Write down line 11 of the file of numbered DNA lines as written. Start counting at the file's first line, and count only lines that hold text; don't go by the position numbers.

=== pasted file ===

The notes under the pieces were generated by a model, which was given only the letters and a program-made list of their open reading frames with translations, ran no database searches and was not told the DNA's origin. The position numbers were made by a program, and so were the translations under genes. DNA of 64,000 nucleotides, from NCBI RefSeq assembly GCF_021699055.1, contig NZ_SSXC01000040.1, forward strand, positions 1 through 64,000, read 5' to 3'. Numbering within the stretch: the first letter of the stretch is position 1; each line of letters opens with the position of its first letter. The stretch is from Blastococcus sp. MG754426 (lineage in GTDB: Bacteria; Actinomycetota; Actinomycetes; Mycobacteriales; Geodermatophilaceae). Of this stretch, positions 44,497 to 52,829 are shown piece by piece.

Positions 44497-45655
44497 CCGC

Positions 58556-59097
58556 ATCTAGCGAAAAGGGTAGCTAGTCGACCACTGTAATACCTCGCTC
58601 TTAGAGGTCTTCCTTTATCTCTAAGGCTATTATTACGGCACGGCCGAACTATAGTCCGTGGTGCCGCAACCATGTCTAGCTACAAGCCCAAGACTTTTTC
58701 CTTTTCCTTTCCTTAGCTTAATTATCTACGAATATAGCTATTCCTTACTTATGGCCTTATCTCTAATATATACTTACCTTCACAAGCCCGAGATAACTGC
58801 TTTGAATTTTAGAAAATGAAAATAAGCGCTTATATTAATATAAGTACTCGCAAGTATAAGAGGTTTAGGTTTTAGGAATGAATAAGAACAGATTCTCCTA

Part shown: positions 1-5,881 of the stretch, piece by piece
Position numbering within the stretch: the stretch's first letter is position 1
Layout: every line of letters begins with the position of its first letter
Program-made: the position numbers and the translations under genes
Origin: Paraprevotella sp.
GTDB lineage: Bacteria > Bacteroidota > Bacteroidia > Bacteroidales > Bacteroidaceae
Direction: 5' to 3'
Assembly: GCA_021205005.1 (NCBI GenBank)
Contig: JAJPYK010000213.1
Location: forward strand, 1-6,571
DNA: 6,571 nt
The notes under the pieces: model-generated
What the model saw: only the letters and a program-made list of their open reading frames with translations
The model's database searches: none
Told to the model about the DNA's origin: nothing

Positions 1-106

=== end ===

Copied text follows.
Layout: every line of letters begins with the position of its first letter